California Court Holds Broker Has No Duty to Advise Additional OCIP Insured of Carrier’s Insolvency

March 5, 2012

In Pacific Rim Mechanical Contractors, Inc. v. Aon Risk Insurance Services West, Inc., 12 C.D.O.S. 2471 (February 28, 2012), a case of first impression, the California Court of Appeal, Fourth District, held that an insurance broker, after procuring a policy of insurance for a developer on a construction project, does not owe a duty to apprise a subcontractor that was later added as an insured under that policy of the insurance company’s subsequent insolvency, absent the assumption of a contractual duty to do so.

Wrap-up policies, contractor controlled insurance policies (CCIPs) and owner controlled insurance policies (OCIPs) have become very popular, especially in publicly funded and large-scale construction projects. Insurance brokers play key roles in the procurement of these policies and in administering these programs.

The litigation relates to the construction of a high-rise in downtown San Diego, CA. In 1999, the developer retained Aon as its insurance broker for the project; Aon procured an OCIP with Legion Indemnity Company that provided liability insurance for the developer and its subcontractors on the project. The OCIP policy provided $25 million in limits for a period of ten years following the completion of construction. California’s statute of repose, Code of Civil Procedure section 337.15, bars any action for construction defects after ten years from the date of substantial completion.

Pacific Rim was hired as a subcontractor on the project and received a certificate of insurance evidencing that it was an additional insured under the OCIP policy. Construction was completed in 2002, but before the work was completed the Illinois Department of Insurance issued an order of conservation against Legion. After completion of the project, Legion became insolvent and was liquidated.

Pacific Rim claimed that neither the developer nor Aon told it of the conservatorship or the pending insolvency.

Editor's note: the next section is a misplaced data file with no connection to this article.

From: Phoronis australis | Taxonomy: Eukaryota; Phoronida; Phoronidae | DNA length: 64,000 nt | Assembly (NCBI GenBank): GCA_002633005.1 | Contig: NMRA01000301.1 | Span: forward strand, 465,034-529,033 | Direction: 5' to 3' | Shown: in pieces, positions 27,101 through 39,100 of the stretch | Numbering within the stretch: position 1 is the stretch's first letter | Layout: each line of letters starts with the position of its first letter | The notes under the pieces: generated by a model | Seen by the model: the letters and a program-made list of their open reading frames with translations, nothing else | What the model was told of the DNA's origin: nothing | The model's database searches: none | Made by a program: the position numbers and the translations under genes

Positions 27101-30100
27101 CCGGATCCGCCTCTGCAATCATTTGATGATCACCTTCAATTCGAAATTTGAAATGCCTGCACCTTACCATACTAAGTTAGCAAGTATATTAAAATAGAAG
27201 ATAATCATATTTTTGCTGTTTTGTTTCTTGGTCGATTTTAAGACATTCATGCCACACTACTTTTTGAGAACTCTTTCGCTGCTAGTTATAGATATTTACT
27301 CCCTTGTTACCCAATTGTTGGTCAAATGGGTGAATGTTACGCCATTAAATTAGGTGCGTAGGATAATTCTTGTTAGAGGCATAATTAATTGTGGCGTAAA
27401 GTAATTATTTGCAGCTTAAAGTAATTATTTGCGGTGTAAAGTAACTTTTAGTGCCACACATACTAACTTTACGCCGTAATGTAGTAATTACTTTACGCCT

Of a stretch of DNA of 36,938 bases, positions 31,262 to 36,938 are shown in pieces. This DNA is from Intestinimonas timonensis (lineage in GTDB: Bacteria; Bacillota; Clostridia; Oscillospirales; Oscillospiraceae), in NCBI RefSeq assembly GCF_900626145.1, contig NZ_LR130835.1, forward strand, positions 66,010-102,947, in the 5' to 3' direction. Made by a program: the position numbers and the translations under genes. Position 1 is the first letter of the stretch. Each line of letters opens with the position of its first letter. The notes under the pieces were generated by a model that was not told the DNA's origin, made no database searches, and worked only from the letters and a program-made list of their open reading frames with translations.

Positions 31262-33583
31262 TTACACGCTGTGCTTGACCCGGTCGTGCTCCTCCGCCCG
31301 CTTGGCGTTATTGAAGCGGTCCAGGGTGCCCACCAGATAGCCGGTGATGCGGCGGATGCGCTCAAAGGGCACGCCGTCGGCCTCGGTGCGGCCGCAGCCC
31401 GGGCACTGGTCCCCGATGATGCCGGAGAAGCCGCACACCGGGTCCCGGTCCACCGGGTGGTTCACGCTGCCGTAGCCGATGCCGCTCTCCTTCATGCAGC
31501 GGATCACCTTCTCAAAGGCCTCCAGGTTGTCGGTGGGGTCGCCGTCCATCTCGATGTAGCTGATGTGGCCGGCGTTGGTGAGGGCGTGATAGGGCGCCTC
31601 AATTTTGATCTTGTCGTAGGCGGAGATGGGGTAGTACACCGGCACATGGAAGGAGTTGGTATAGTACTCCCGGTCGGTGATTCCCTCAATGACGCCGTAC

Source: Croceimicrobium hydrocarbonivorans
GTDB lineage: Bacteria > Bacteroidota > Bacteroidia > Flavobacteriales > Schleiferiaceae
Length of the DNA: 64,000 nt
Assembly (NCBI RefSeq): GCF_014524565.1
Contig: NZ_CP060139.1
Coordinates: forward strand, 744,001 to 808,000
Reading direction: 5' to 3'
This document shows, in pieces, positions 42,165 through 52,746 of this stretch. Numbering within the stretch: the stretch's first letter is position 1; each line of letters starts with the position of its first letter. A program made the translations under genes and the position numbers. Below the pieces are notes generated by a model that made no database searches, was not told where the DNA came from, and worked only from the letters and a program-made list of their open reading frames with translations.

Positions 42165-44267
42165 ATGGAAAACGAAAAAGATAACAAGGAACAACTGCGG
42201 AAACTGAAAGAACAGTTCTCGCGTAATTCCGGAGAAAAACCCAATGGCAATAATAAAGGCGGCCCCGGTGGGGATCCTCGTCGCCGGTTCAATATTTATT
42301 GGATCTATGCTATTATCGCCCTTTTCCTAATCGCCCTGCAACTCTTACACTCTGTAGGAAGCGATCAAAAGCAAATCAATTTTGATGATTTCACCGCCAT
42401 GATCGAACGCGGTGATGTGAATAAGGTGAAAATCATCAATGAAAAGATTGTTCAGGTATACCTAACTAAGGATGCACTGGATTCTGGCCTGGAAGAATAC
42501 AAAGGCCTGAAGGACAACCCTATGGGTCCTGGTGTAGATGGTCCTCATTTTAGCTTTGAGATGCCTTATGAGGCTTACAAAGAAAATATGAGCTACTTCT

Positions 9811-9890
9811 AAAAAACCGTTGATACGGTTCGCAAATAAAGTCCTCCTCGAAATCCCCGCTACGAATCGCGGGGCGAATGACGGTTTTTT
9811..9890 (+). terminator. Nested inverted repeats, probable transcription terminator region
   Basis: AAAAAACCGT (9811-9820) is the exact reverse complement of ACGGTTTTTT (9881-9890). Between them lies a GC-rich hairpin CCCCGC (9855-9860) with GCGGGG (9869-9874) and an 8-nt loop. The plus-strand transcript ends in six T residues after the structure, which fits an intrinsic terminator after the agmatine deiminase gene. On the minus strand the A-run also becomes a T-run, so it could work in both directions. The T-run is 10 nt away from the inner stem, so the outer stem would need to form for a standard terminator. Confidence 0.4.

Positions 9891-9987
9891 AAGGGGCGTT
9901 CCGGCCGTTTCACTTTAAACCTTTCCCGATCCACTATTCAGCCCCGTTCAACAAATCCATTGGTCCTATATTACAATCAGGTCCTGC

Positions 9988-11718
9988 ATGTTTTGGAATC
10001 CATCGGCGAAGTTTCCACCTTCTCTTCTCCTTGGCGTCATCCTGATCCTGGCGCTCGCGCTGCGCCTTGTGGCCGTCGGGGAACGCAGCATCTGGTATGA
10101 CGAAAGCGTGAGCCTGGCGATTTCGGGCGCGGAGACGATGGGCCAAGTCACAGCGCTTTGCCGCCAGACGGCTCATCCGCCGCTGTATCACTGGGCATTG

Seven years later, the homeowners’ association filed a complaint alleging construction defects against the developer and its subcontractors. Pacific Rim cross-complained against the developer and Aon for failing to advise of the discontinuation of the required coverage.

Aon demurred to the cross-complaint, arguing that it was not a party to the contract and Pacific Rim was not its client. Aon argued that it had no duty to advise Pacific Rim of Legion’s insolvency. The trial court agreed, stating that the developer had a duty to advise the subcontractor as a party to the contract with Pacific Rim. The court found that the broker’s duty did not to extend to Pacific Rim.

The Court of Appeals agreed, stating “California law is well settled as to this limited duty on the part of insurance brokers.” The court, relying upon Kotlar v. Hartford Fire Ins. Co., 83 Cal.App.4th 1116 (2000), held that “because Insurance Code section 677.2 ‘imposes a duty on the insurer to notify the named insureds of its intent to cancel the policy we see no purpose in judicially imposing such a duty on a broker.’” The court found that the duty also rested with the developer.

The court refused to extend that duty to a broker for public policy reasons. “We are further disinclined to retroactively impose on Aon (and all other insurance brokers) the duty PacRim asks us to impose because of considerations of public policy. We agree with Aon that imposition of a duty requiring insurance brokers to inform an insured of ‘any adverse changes in the carrier’s financial capability’ post-issuance of the insured’s policy is properly the function of the Legislature because it would (a) fundamentally alter the nature and corresponding duties of insurance brokers, which would (b) increase the costs of procuring insurance.”

Further, when would such a duty arise? At what point in the deteriorating financial condition of an insurer would such a duty attach? According to the court, determining when such a duty would be triggered is “exceedingly ambiguous.” Such a duty would create “practical difficulties” extending, as here, as long as ten years.

The court also noted that Pacific Rim was not Aon’s client, the developer was. “Although PacRim was an insured, and was given a certificate of insurance, it was not Aon’s client. [The developer] was. An insurance broker’s client is the person or entity that contracts with the broker, communicates to the broker its insurance needs, reviews the quotes provided by the broker and decides what policy to purchase. The minimal contact between Aon and PacRim, that occurred over a year after Aon procured the policy on behalf of [the developer], also supports a finding of no duty on the part of Aon to notify the subcontractor insureds.”

Accordingly, the court was unwilling to extend a duty to a broker to advise an additional insured of the insolvency of the carrier.

For more information, contact:

Edward Garson
Partner – San Francisco

John Clifford
Partner – San Diego

Ian Stewart
Partner – Los Angeles

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